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On January 15, 2021, Nestlé Prepared Foods issued a Class I recall for approximately 762,615 pounds of pepperoni hot pockets.  The reason: the hot pockets were potentially contaminated by foreign objects, specifically pieces of plastic. 

While the idea of plastic in your food is unappetizing, its presence in prepared foods seems to be a recurring trend.  In 2019, Mizkan Food, Inc. recalled certain Ragu pasta sauces because the sauce could have contained fragments of plastic.[1]  In 2020, Amity Packing Company recalled 2,020 pounds of ground beef after thin pieces of plastic were found in it.[2]  Also in 2020, Sun Valley Foods, LLC recalled its ready-to-eat beef and chicken taquitos and chimichangas products due to traces of hard plastics.[3]  And, later in 2020, Lidl BG recalled its “simply mature white cheddar” because it could have contained pieces of plastics.  According to Food Safety Magazine, of the 50 food recalls in 2019 due to foreign contaminants, more than half were due to the possible presence of plastic.[4]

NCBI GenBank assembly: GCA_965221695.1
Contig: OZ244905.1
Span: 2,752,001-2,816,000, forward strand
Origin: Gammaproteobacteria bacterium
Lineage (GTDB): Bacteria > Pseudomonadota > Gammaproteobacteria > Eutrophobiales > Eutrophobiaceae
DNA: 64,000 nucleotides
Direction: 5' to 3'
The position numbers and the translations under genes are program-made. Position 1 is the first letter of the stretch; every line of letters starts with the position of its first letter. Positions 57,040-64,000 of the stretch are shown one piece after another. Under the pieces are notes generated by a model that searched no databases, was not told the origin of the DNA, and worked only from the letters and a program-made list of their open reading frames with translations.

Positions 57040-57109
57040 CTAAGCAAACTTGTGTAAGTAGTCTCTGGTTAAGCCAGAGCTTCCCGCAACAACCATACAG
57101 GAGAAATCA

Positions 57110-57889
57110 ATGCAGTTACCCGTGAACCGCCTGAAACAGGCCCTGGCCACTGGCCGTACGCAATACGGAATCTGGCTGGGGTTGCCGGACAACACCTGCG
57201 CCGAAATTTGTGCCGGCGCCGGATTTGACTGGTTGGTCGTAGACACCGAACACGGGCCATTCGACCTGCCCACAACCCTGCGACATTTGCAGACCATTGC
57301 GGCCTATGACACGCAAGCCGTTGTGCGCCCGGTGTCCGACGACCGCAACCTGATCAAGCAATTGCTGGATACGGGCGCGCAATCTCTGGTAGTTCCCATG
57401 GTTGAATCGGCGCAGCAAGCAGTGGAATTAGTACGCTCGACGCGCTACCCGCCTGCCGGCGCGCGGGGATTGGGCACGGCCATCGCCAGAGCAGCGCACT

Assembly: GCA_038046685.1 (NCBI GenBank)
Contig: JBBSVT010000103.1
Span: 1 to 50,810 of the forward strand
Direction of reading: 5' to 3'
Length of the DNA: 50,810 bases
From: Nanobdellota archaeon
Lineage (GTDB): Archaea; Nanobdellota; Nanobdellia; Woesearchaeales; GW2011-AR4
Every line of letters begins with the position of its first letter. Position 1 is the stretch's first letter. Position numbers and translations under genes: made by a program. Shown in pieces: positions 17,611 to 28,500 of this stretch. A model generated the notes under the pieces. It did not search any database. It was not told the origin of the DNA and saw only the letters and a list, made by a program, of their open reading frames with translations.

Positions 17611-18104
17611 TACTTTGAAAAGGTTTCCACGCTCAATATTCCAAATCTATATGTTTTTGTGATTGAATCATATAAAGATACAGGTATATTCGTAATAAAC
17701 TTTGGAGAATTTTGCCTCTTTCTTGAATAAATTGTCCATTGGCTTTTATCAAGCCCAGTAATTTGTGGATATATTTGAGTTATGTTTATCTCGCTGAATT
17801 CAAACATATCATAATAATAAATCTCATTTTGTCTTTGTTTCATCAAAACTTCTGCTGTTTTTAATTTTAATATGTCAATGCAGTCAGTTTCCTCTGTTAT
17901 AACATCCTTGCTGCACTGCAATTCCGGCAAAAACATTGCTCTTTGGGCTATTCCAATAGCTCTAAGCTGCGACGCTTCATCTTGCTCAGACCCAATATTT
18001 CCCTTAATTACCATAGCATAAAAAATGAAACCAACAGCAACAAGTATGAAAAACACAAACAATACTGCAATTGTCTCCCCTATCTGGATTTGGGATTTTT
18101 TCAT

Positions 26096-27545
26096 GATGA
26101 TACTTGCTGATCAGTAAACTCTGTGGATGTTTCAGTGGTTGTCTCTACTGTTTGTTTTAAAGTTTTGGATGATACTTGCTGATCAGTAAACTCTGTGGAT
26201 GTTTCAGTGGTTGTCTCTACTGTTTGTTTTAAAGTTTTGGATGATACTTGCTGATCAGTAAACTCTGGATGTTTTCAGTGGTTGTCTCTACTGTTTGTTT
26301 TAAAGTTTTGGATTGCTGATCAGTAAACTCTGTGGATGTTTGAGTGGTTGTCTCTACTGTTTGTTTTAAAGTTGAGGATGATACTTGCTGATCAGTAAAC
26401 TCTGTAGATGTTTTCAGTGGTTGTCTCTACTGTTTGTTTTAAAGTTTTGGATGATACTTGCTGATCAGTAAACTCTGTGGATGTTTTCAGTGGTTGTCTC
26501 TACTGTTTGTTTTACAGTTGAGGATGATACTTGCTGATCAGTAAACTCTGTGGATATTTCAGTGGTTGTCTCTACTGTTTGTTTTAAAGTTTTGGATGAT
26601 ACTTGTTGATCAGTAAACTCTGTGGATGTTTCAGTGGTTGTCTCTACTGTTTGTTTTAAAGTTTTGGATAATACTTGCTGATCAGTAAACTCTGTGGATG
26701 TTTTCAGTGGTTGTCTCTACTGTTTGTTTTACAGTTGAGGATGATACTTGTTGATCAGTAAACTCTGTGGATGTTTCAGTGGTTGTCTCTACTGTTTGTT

Without question, the continuing rise of plastic in food products and the resulting recalls present unique risks to those in food industry and related industries.  As discussed below, there are several types of insurance that could respond to recalls and mitigate such risks.  Companies should understand these potential coverages and work with their internal and external insurance professionals to regularly review their insurance program and assess their needs.

Commercial General Liability Insurance